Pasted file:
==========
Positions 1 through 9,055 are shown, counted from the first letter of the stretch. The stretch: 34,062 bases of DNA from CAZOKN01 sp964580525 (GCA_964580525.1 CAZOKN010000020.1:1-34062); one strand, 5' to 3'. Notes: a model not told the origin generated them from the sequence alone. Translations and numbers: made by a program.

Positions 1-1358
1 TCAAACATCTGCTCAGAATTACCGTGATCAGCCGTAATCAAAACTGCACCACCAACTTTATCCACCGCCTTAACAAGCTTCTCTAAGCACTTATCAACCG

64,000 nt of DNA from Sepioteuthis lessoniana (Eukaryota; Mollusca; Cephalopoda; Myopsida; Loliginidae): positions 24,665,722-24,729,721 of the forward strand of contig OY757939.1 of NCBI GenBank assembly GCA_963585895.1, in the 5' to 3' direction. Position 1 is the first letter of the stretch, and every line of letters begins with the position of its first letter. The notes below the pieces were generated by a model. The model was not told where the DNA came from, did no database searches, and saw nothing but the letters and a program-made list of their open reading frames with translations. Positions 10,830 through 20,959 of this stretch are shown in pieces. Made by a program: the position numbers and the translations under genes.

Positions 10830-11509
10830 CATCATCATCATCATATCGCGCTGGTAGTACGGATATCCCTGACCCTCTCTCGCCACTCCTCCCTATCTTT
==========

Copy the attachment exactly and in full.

Positions 1 through 9,055 are shown, counted from the first letter of the stretch. The stretch: 34,062 bases of DNA from CAZOKN01 sp964580525 (GCA_964580525.1 CAZOKN010000020.1:1-34062); one strand, 5' to 3'. Notes: a model not told the origin generated them from the sequence alone. Translations and numbers: made by a program.

Positions 1-1358
1 TCAAACATCTGCTCAGAATTACCGTGATCAGCCGTAATCAAAACTGCACCACCAACTTTATCCACCGCCTTAACAAGCTTCTCTAAGCACTTATCAACCG

64,000 nt of DNA from Sepioteuthis lessoniana (Eukaryota; Mollusca; Cephalopoda; Myopsida; Loliginidae): positions 24,665,722-24,729,721 of the forward strand of contig OY757939.1 of NCBI GenBank assembly GCA_963585895.1, in the 5' to 3' direction. Position 1 is the first letter of the stretch, and every line of letters begins with the position of its first letter. The notes below the pieces were generated by a model. The model was not told where the DNA came from, did no database searches, and saw nothing but the letters and a program-made list of their open reading frames with translations. Positions 10,830 through 20,959 of this stretch are shown in pieces. Made by a program: the position numbers and the translations under genes.

Positions 10830-11509
10830 CATCATCATCATCATATCGCGCTGGTAGTACGGATATCCCTGACCCTCTCTCGCCACTCCTCCCTATCTTT